UNIDENTIFIED MALE: OK, whoever's transmitting, better watch what you're saying.


COOPER: Yes. That was the air traffic controller, stepping in to let our hero in the sky know that -- excuse me -- everyone on that frequency could hear him. So that definitely shut him up. What? Oh. That didn't shut him up.


UNIDENTIFIED SOUTHWEST PILOT: I still wouldn't want anyone to know if I had banged them. So I mean it was a complete disaster for six months. Now I'm back in Houston, which is easily one of the ugliest bases. I mean it's all these (EXPLETIVE DELETED) old dudes and grannies, and there's like maybe a handful of cute chicks.


COOPER: Congratulations, flight attendants in Texas. You've just been deemed among the ugliest by the world's most discerning pilot.

So how did Southwest handle the situation? Well, the pilot was reprimanded and sent to diversity training. He was also suspended without pay for some undisclosed amount of time. But this happened in March, and he's already back to work.

So the next time you're in Southwest Airlines, feel free to say hi to the pilot but only if you're hot and not a dude. Because even though he keeps talking about dudes, he's definitely not into dudes, just hot chicks. We need to keep this -- this guy happy.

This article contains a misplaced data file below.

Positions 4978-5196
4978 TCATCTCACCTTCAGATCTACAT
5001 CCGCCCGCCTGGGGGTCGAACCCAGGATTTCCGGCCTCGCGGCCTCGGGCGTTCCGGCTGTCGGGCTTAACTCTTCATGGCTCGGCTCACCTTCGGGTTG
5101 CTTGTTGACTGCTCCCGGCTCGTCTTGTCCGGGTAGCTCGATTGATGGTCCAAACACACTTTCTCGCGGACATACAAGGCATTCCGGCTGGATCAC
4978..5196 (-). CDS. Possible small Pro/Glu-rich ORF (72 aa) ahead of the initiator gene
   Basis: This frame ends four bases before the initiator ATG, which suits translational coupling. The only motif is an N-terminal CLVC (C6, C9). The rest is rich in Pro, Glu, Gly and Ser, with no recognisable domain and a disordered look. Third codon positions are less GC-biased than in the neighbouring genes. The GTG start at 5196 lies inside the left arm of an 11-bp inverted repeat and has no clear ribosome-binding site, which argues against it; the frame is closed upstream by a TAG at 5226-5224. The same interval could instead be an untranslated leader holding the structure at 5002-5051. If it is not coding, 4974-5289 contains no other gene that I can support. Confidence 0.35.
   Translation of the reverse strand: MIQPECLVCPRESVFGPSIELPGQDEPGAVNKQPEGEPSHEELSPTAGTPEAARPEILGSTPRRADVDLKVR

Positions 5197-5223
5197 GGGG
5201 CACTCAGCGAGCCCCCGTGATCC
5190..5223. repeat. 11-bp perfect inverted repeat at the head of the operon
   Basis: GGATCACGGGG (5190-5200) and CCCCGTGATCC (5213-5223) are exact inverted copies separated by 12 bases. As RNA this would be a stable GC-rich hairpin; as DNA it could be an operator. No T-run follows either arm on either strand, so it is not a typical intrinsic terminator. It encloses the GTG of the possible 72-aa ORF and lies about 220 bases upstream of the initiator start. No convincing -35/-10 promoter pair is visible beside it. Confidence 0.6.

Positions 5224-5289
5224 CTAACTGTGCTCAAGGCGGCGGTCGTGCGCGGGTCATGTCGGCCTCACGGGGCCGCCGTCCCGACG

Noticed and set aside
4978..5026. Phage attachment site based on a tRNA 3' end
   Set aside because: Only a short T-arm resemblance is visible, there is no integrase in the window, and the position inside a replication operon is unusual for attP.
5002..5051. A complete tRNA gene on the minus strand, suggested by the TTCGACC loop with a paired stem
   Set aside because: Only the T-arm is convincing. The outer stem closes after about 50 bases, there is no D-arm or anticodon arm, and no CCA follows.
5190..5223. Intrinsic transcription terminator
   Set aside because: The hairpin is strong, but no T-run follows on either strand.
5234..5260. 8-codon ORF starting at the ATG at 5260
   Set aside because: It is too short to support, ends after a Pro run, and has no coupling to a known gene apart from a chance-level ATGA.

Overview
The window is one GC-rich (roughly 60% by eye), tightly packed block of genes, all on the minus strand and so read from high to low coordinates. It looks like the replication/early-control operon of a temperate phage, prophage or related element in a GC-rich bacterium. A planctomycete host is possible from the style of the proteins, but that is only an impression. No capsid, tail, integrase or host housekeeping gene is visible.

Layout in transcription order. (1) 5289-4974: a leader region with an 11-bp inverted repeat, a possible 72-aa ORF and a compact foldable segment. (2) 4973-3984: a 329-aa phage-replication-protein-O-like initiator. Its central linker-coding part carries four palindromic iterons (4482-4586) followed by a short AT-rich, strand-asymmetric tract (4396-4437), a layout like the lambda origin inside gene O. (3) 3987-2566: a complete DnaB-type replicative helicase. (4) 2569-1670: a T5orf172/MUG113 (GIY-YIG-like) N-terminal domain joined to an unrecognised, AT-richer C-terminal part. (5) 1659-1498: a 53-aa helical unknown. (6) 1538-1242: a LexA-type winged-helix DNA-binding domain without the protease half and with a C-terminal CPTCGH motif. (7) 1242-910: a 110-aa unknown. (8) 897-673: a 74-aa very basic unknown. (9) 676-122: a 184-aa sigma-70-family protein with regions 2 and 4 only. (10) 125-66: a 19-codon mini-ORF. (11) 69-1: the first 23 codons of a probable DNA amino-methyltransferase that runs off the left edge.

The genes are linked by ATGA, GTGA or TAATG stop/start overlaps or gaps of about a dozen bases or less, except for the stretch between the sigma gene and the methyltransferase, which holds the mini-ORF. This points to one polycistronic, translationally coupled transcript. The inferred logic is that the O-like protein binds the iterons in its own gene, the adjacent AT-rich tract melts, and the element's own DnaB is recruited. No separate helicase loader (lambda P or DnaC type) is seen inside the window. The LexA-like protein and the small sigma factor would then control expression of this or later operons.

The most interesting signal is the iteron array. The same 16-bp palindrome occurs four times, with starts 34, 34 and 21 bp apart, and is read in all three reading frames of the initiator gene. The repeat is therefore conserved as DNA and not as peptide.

So, Southwest Airlines, would it kill you to go to Hooters and maybe recruit some new flight attendants for this guy? They have wings there. Same difference, right?

I know flight attendants are there for our safety, and I appreciate them just as they are. But a pilot is the captain of the ship. If this guy's work environment doesn't start getting a little more "Girls Gone Wild", he's not going to have anyone to get drunk with and hit on, and he'll be all alone, circling endlessly on the "RidicuList".

We'll be right back.


COOPER: That's it for 360. Thanks for watching.

Piers Morgan starts now.

I'll see you tomorrow.